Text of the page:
Although Los Angeles Angels outfielder Mike Trout is widely regarded as the best player in the Major League Baseball, he rarely takes the trouble to comment on many subjects or to make history. Trout’s taciturn nature can work against him, as it limits his visibility and global exposure, but it also gives extra weight to the statements he makes.
Wednesday provided an example of this effect at work. Trout joined Mike Tirico for an interview on NBC Sports Network, during which he discussed plans proposed by MLB to return this year, but with some modifications in response to the spread of the new coronavirus. These could include the fact that all players relate to a single state (possibly Arizona) and remain isolated to avoid becoming infected.
Here’s an excerpt from what Trout said:
For those who prefer to read Trout’s words, let’s go:
“Obviously I want to play as fast as possible. Going to a city, maybe Arizona, they reject Florida… but being quarantined in a city, I read – if we play – a few months, it would be difficult for some guys. What are you going to do with family members? My wife is pregnant, what will I do when she goes to work – will I have to quarantine for two weeks after my return “Obviously, I cannot miss the birth of our first child. There are a lot of red flags, there are a lot of questions. Obviously, we will have to agree as players. I think the mindset is that we want to get back as soon as possible. But it must be realistic. He can’t sit in our hotel rooms, go from field to hotel room, and be unable to do anything. I think it’s pretty crazy. ”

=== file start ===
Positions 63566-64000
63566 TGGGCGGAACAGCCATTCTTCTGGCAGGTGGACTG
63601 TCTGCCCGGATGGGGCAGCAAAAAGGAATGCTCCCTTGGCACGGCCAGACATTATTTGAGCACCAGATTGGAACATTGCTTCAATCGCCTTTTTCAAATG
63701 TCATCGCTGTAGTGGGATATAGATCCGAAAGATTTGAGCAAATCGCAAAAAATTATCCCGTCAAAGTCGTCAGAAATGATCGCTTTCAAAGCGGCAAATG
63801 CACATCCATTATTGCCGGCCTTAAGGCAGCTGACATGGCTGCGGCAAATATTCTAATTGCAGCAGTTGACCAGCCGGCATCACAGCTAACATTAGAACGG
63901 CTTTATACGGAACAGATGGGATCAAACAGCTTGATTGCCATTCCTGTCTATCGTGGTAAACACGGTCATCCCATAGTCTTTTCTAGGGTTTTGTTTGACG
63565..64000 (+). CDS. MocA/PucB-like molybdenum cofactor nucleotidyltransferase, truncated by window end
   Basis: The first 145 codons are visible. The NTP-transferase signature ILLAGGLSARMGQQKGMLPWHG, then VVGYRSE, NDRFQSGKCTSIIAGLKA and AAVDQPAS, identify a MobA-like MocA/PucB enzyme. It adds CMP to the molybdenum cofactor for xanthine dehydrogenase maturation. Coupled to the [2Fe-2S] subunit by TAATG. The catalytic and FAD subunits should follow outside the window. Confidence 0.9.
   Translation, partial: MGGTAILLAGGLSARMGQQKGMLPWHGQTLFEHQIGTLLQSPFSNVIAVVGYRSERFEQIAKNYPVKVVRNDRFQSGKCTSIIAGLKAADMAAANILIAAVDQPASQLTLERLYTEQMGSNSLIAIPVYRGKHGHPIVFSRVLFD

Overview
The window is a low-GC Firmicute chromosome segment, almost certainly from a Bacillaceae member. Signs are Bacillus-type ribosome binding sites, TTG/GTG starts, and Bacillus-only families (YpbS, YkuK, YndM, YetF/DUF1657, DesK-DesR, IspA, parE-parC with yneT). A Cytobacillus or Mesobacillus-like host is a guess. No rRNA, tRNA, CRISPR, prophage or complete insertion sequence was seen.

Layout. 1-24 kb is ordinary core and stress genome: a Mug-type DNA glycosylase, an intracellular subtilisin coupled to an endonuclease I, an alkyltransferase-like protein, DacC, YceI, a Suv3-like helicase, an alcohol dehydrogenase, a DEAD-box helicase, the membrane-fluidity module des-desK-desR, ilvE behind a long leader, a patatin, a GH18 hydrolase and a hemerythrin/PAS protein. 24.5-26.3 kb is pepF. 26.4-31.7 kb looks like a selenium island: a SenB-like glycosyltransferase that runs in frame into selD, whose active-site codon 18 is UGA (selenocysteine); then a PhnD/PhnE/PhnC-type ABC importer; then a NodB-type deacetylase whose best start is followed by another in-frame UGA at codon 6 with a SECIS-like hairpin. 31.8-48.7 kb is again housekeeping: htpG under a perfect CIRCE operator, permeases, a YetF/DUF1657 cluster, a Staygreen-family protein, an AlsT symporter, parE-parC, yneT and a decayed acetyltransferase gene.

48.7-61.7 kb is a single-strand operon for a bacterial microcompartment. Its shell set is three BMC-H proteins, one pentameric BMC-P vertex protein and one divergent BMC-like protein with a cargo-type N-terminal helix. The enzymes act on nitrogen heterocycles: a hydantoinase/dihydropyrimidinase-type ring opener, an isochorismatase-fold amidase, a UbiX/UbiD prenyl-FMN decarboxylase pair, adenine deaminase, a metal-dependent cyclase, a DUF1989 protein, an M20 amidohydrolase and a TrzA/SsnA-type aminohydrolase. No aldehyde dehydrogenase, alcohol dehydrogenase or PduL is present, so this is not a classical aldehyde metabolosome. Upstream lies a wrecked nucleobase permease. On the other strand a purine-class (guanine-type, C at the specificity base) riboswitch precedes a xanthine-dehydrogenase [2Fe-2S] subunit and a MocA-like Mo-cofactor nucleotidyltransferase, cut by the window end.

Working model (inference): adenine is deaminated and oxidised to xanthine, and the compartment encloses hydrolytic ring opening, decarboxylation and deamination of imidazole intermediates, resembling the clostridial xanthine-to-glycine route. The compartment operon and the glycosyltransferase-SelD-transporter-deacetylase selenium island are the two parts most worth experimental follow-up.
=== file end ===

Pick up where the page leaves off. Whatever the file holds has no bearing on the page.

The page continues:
Trout’s objections are valid and echo the feelings expressed by other players in recent weeks. They come shortly after Dr. Anthony Fauci, director of the National Institute of Allergies and Infectious Diseases, said that sport could return this summer in an interview.
“There is a way to do it,” Fauci told Peter Hamby of Snapchat. “No one comes to the stadium. Put [the players] in large hotels, wherever you want to play, keep them very well watched … Have them tested every week and make sure they don’t end up infecting each other or their families, and just let them play the season. “
It is clear that the MLB (and other leagues) will need to modify their proposals to treat players (and their families) as humans rather than cogs in a machine. If they can find a way to do it, Trout and his company would probably be more than willing to approve things.